Bankruptcy & SMSFs

With the growing popularity and growth in the Self-Managed Superannuation Fund (SMSF) market, it is inevitable that the interaction of  the bankruptcy rules and SMSF rules will come to a head.

 

Therefore, it’s important that we look at how these two elements work together.

 

If your SMSF has a corporate trustee, the superannuation legislation requires that all members of the SMSF be directors of the corporate trustee.  However, when a member becomes bankrupt, the Corporations Act prohibits a bankrupt from acting as director of any company.  Furthermore, under the superannuation legislation a bankrupt is considered a “disqualified person” meaning that they cannot take part in the management of the SMSF.

 

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Whats Your Score?

Australia’s largest credit reporting agency Veda recently introduced a personal credit rating score.

 

Available to consumers for the first time, the VedaScore expresses a number between 0 and 1200 summarising your credit history at a specific point in time.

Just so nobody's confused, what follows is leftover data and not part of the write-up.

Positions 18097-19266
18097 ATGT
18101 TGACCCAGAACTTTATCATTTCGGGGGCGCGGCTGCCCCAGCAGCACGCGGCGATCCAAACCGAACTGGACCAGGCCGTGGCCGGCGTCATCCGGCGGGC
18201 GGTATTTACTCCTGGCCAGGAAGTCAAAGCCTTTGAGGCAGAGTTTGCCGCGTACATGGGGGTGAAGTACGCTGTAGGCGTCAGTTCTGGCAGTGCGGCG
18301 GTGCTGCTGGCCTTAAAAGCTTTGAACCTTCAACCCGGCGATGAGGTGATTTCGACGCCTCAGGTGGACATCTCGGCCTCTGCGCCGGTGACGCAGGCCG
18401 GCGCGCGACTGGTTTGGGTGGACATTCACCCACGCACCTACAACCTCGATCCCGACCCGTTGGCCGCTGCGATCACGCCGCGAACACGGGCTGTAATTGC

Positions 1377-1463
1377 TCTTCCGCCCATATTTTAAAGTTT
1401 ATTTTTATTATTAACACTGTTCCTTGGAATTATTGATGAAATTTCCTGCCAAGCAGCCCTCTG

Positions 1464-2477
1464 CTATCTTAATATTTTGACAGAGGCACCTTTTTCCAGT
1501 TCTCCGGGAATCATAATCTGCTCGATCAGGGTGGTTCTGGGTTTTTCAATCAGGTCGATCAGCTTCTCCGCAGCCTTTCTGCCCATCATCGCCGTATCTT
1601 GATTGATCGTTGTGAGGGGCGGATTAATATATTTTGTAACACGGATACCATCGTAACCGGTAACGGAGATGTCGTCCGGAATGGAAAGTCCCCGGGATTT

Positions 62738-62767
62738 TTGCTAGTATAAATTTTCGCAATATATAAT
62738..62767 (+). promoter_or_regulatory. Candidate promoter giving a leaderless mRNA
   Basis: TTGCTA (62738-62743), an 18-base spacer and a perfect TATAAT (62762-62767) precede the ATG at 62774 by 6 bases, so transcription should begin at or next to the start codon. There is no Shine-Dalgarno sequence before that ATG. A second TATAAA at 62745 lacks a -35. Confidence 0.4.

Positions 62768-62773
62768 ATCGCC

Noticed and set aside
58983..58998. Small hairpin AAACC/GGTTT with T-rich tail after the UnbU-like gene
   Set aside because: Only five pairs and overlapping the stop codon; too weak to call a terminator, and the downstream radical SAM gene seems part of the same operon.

The higher your score the more creditworthy you are. 

 

The credit score measures your credit activity, including the number of credit inquiries for the past year, the types of credit applications and your pattern of shopping for credit – including the number and type of lenders you have approached for credit.  It also includes any overdue debts which have been listed by any credit providers.

 

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Gympie Region Property Statistics

According to Australian Property Monitors in the 12 months to 31 August 2013, a total of 185 properties were sold in the Gympie area at a median price of $235,000.

 

Confirming the long-held view that Gympie rarely sees the “peaks and troughs” of other regions, the capital growth figures to 31 August 2013 were:

 

3-month

12-month

3-year

5-year

10-year

0%

0%

0.42%

-3.1%

7.6%

  

 

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Do You Have Solar Panels?

More and more homeowners are installing solar panel systems on their homes. 

 

In some cases, the solar panel system may produce more electricity than is being consumed.  This results in the homeowner often “selling” the excess electricity back to the electricity company which will be released into the electricity grid.  In effect, the homeowner becomes an electricity retailer.

 

The obvious question, at least from a taxation perspective, will the payments received from the electricity company be taxable?

 

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